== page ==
Coughing woke me up. Hence the hour of this post. When I sit or stand, the coughing stops. I think the deeply-retrieved sputum was ... brown? The mere hawking sputum is clear. The nurse said yesterday that my lungs were "perfect," but she thought it was viral. I sure don't feel sick.
I've been toying with this idea for years, but have yet to do anything about it. I'd normally put it in the Some Day category, but since I am rumored to have limited "some days," I'll toss it out to see if y'all have heard of anything like this.
Picture microorganisms in a fluid. Amoeba, paramecia, bacteria, whatever. The fluid circulates with the assistance of a pump. Through a very fine filter. All the big organisms that don't pass through the filter are killed. Or maybe the small ones are. Whatever. The mechanism does this at regular intervals and exerts a selective pressure on size. The size of the mesh holes are progressively altered. It would be interesting to see at what point the constraints on size (both large and small) hit. I think this would tell us more about the limits of biochemistry than about genetic potential. At what point is a cell too big for necessary reactions to take place? All Steve McQueen references aside, what is the largest cell found in nature? (Apparently it is an Ostrich egg). Can we make an amoeba larger than that? When does a cell become too small to function?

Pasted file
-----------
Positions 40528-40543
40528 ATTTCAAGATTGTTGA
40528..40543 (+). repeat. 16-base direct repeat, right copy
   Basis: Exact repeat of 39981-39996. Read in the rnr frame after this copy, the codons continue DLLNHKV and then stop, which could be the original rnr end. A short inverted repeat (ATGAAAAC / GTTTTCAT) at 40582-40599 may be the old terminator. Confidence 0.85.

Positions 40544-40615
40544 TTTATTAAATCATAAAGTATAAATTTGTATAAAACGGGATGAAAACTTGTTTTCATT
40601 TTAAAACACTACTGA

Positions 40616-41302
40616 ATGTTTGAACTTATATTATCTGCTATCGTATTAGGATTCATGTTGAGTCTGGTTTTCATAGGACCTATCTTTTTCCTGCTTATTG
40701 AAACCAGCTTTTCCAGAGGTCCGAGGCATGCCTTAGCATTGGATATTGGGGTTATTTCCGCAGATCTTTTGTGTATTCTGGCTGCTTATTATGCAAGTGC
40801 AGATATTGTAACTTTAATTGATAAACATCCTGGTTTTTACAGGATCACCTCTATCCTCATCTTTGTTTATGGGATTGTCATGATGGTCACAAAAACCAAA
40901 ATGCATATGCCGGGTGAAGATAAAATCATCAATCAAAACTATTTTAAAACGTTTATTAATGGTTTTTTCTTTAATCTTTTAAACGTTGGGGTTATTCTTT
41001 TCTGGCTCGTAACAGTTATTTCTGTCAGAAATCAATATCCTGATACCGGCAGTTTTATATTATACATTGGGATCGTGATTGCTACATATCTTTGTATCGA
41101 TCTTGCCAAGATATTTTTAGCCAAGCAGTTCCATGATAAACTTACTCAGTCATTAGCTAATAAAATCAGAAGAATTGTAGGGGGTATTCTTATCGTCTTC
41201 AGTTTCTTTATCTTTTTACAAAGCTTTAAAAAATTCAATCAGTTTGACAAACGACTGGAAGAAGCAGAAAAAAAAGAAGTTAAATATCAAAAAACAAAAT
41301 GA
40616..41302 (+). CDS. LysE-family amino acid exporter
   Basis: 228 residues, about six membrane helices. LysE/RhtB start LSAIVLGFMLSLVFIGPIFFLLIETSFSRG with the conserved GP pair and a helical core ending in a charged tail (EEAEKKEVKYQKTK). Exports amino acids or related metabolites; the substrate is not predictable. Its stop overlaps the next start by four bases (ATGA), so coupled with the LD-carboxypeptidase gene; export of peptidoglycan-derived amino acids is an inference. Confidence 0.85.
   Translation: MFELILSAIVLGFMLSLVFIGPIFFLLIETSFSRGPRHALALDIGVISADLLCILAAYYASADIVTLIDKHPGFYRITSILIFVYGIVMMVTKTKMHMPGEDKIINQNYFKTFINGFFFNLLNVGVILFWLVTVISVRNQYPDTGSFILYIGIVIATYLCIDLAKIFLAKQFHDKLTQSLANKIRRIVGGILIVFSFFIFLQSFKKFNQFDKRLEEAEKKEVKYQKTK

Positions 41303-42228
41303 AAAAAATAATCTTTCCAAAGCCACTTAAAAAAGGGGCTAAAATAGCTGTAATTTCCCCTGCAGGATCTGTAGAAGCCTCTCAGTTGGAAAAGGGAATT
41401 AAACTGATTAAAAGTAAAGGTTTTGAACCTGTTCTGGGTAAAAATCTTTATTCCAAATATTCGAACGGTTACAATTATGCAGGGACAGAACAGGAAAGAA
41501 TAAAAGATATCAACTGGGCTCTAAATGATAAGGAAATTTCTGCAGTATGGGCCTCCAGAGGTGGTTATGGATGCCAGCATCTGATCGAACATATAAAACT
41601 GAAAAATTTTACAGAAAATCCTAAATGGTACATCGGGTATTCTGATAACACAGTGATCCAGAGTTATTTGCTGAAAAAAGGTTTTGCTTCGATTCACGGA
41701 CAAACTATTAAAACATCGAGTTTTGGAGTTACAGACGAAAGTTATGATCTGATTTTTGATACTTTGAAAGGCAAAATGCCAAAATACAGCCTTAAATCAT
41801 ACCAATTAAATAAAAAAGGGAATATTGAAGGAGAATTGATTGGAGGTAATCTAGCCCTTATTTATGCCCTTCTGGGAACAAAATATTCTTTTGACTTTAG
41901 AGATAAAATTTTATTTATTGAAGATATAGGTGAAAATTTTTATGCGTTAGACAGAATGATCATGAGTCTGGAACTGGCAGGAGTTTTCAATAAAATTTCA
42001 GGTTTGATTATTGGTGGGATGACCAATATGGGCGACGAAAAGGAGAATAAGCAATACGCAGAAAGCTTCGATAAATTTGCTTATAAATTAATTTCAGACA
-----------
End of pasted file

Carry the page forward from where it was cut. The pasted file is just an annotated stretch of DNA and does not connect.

You can set up a similar rig to select for speed. The mechanism regularly exposes one end of the fluid to something unpleasant (like heat), and those amoeba or paramecia that move away from the heat fastest, live to breed while the others die. It's easiest to do this with aquatic microorganisms, but the same could be done with fruit flies.
Yes, I know it's cruel, but how cruel can you be to bacteria or plankton or amoeba? Has anyone done this?
Left grip is 41 pounds (39, 41, 39), right grip is 95 pounds (95, 95, 88), left leg balance is 10.1 seconds, and inhale volume is 4800 mL.